keywords: Andrew Marvell

  • AUSTRALIA

    Best of 2017: Postal survey ends don't justify means

    • Neve Mahoney
    • 10 January 2018
    3 Comments

    In the ensuing debate, we shouldn't let ourselves forget that this postal vote never should have happened in the first place, and nothing like this should happen again to any minority group. The public voting yes or no on human rights is not what democracy looks like.

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  • AUSTRALIA

    Postal survey ends don't justify means

    • Neve Mahoney
    • 15 November 2017
    27 Comments

    In the ensuing debate, we shouldn't let ourselves forget that this postal vote never should have happened in the first place, and nothing like this should happen again to any minority group. The public voting yes or no on human rights is not what democracy looks like.

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  • AUSTRALIA

    The PM's taste for old blood

    • John Warhurst
    • 30 January 2015
    5 Comments

    Tony Abbott's preoccupation with knights and dames, together with his unilateral award of a knighthood to the Duke of Edinburgh, is evidence of his attraction to the past more than the future. Likewise his December Cabinet reshuffle was not a serious effort at renewal. He shuffled the existing deck of cards but didn't introduce many new ones at the senior level.

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  • AUSTRALIA

    Rhyme and ruin in Tony Abbott's court

    • Brian Matthews
    • 28 March 2014
    11 Comments

    Thomas Wyatt, poet and prominent figure in the court of Henry VIII, found life there not only perilous but repugnant and dreamed of escape. There is much that Wyatt would recognise in the court of Tony Abbott: the obsessive secrecy, the suspicion of foreigners, the cruelty, the ecclesiastical connections, the dames and knights, the aggressive Anglophilia. At least he wouldn't have had to encode his unease in poetry.

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  • ARTS AND CULTURE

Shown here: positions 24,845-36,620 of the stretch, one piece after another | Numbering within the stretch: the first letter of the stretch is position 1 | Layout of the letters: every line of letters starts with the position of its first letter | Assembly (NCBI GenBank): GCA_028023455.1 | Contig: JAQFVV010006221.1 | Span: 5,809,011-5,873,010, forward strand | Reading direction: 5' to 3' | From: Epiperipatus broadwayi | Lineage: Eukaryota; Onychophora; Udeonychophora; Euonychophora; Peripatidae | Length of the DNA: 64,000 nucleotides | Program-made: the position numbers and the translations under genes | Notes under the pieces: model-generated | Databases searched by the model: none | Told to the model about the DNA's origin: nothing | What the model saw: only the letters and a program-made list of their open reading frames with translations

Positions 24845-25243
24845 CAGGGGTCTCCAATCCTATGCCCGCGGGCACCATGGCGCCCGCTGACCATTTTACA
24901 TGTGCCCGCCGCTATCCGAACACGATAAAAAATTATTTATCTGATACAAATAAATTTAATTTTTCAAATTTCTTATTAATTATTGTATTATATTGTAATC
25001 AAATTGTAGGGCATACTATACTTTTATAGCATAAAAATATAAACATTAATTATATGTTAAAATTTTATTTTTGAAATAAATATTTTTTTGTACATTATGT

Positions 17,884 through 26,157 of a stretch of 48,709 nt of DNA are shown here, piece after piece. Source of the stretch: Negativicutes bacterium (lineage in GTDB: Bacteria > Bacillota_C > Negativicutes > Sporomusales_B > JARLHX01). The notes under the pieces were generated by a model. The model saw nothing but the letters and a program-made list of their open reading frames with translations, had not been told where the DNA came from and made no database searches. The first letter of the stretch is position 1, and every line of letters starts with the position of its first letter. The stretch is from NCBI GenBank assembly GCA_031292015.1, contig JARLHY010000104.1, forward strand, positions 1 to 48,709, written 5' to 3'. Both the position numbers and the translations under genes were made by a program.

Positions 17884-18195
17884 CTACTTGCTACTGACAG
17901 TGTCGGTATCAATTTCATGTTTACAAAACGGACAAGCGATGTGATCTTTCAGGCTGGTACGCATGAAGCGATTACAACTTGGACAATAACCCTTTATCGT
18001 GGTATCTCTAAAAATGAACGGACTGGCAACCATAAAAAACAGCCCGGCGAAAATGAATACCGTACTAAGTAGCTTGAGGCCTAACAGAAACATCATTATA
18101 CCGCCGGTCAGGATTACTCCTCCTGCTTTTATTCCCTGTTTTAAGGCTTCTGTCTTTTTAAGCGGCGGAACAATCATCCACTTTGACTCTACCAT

Peter Steele's hymns in sickness

    • Andrew Bullen
    • 14 June 2012
    8 Comments

    'Monday is Day Oncology, where the dark burses arrive by courier, and we're glad to see them stripped for action, hooked in the air, lucent against fear.' Maybe only Steele could see these bags of chemo as Christological signs. As with the zoo once, so now the oncology ward offers hints of that other eden.

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  • RELIGION

    King James Bible a masterpiece but not an idol

    • Philip Harvey
    • 01 February 2011
    29 Comments

    2011 is the 400th anniversary of the King James Bible. It will be said that the King James is the soul of our language and that it shares pre-eminence with the Bard. But all of this talk will be at odds with the actual purpose for which it was created.

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  • ARTS AND CULTURE

    The wild mind of Peter Steele

    • Morag Fraser
    • 28 May 2010
    8 Comments

    When I met Peter Steele I noticed a spark, a shimmer of wit that almost subverted his serious courtesy. There was a wild mind at work and play, and I would have to run prodigiously fast even to catch at its stirrups. So it has proved: it's been a long, vigorous, and exultantly grateful following.

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  • ARTS AND CULTURE

    The case for publishing poetry

    • Gillian Bouras
    • 20 May 2009
    6 Comments

    Les Murray describes himself as a poet who is religious rather than a religious poet, and celebrates a sense of wonder and mystery. In an increasingly secular age, poetry has a new function as an alternative or complement to religion.

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  • ARTS AND CULTURE

    Gardening while Burma generals fiddle

    • Brian Matthews
    • 21 May 2008
    2 Comments

    The ordered natural world of the garden is a place where disturbing thoughts can be annihilated, but only temporarily. Half a world away, brutal generals are using natural disaster to repress the weak and powerless.

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  • INFORMATION

    Letters to Eureka Street

    • Nigel Sinnott, Jan Pinder, CameronĀ  Forbes and Brian McCoy
    • 24 April 2006

    Letters from Nigel Sinnott, Jan Pinder, Cameron  Forbes and Brian McCoy

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  • ARTS AND CULTURE

    No wannabes or posers

    • D.L. Lewis
    • 21 April 2006

    D. L. Lewis welcomes Robert Holden’s Crackpots, Rebels and Ratbags.

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